South Sentinel - An Andaman Journey

First published in Sanctuary Asia, Vol. 22 No. 12, December 2002

Text and photographs by Pankaj Seksharia

Encounters with a turtle

A strong breeze was blowing in off the sea. Harry and I were fast asleep on the large blue tarpaulin sheet that we weighted down on the beach every night. 

It was our fifth day on the island and we were exhausted. Suddenly I felt a tug, like the weights had shifted and the wind was pulling at the tarp under us. I turned to look at Harry, but he was fast asleep. Everything seemed to be in place and I shut my weary eyes again. This time the tarp jerked even harder under me. A touch annoyed, I turned to investigate… and nearly jumped out of ‘bed’. At arm’s length from me, right on top of the tarp, was a huge, female green sea turtle Chelonia mydas, trying desperately to make her way across the tarp that was stuck in her flippers.

I nudged Harry awake and together we quietly moved behind the turtle and gently pulled the tarp out from under her. She then moved a few metres ahead and settled down to dig her nest close to where the other members of our team were still fast asleep. Assured that all was well, we moved our tarp to an adjacent spot and were asleep in no time at all.

A brilliantly-coloured giant clam provides some idea of the fabled marine diversity of the Andaman Sea.

It was not until the next morning, when we informed them of the drama of the night before, that the others discovered what had happened. Such was the silence and efficiency of the turtle that were it not for us, they might never have known that a green sea turtle had dug her nest only a few feet from where they slept.

It is nearly three years now since that February night on South Sentinel Island, but I still recall my encounter with one of earth’s most ancient life forms vividly. Some of my South Sentinel experiences I recorded in my diary, some I recorded as photographs and many remain as scattered memories. It is a mosaic of these upon which I base this account of a fragile paradise that continues to cry out for protection.

A bird’s eye view of South Sentinel and this ‘sea level’ image together display the island’s three different habitat types: offshore reefs, a fertile inter-tidal zone and dense island rainforests.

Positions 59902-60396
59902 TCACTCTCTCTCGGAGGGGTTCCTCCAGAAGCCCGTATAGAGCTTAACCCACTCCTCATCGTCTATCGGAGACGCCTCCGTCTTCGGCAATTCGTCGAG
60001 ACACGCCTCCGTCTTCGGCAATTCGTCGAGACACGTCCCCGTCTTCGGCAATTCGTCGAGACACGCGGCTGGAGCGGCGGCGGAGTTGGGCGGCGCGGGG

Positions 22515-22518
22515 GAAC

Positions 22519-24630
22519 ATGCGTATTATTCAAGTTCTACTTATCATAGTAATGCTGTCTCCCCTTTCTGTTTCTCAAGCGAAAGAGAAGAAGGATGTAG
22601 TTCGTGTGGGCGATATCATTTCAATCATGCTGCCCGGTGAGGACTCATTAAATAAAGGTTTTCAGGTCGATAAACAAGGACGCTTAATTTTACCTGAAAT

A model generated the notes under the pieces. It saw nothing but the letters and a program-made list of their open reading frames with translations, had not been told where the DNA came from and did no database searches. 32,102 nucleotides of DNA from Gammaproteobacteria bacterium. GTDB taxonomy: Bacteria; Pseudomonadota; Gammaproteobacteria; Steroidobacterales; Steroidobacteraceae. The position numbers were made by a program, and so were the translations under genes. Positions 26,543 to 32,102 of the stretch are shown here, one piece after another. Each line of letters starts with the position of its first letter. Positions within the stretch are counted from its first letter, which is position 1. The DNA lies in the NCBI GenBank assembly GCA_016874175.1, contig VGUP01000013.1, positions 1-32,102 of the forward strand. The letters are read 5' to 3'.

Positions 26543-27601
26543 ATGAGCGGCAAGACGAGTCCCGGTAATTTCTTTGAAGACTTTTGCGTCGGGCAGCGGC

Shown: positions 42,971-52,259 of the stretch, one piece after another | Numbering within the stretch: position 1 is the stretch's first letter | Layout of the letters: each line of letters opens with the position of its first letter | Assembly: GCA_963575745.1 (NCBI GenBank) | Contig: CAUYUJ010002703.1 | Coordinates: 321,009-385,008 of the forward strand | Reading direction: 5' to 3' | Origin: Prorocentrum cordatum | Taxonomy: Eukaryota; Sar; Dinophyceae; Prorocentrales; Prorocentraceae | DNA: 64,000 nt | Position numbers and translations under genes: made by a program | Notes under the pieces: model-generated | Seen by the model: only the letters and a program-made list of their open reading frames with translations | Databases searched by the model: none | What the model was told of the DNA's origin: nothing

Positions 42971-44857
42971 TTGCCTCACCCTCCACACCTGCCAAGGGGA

The journey to South Sentinel…

We had left for South Sentinel early that morning from Wandoor, near Port Blair. A cool gentle breeze caressed our faces. It was misty and we could just about see another fishing boat on the horizon. The sea was calm and flat, almost glass-like. Looking over, I could actually see the bottom of the ocean bed. Patches of coral flashed by and colourful reef fish swam to and fro. A lone dolphin came swimming up to us. No amount of dolphin watching on television matches the experience of having one dive and swim right next to you. In a fishing boat, you are so close to the dolphin that you can almost reach out and touch it!

The graceful animal surfaced, dived, went to the right and surfaced again. The morning sunlight created abstract, dancing white patterns on its dark body. The cetacean must have stayed with us no more than a few minutes, but the memory of this beautiful creature of the oceans will stay with me forever.

A bird’s eye view of South Sentinel and this ‘sea level’ image together display the island’s three different habitat types: offshore reefs, a fertile inter-tidal zone and dense island rainforests.

South Sentinel Island

I could hardly believe I was here, on this small (1.61 sq. km.), uninhabited island in the Andaman archipelago in the Bay of Bengal. Just over a six-hour boat ride from Port Blair, I was as close to paradise as I could ever hope to be.

I saw that Davies and Altevogt were right when they were quoted as saying in the Directory of National Parks and Sanctuaries of the Andaman and Nicobar Islands: “It’s a flat coral island, where lagoons mark about half the length of the shore, the rest being rocky or sandy. A magnificent sandy beach extends along its northwest coast and the rest of the island is canopied by dense forest trees, lianas and brambles. Forest types include Andamans Tropical Evergreen (approx. 0.75 sq. km.),  Littoral Forest (approx. 0.5 sq. km.) and Mangrove Forest or Tidal Swamp Forest (approx. 0.36 sq. km.)”. 

There is no fresh water on South Sentinel, so we had to be careful with our stocks. Declared a wildlife sanctuary in 1977, the island is home to some of the most amazing creatures on the planet. Green sea turtles, the beautiful and fragile endemic Andaman day gecko Phelsuma andamanese, the huge yet vulnerable giant robber crabs Birgus latro,  the Pied Imperial Pigeon Ducula bicolor nesting in the tree-tops and moray eels and clams, secure amidst a network of coral reefs that surround the island.

The Andamans’ forests are being logged to produce timber and plywood. The resultant erosion is choking mangroves and coral reefs.

A distinguished crew

The very first morning that broke on South Sentinel saw me venture into the rainforest with Uncle Paw, Harry, Rom, Janaki and Alphonse. Uncle Paw is an old member of the Karen community that originally came from Burma, when the British shipped them to the Andamans way back in 1925. Harry Andrews is associated with the Andaman and Nicobar Islands Environment Team (ANET) and conducts crocodile surveys in the island’s mangrove forests. Romulus Whitaker has been visiting and studying the Andaman and Nicobar islands for over two decades. Janaki Lenin is a professional film maker and Alphonse Roy, a wildlife cameraman.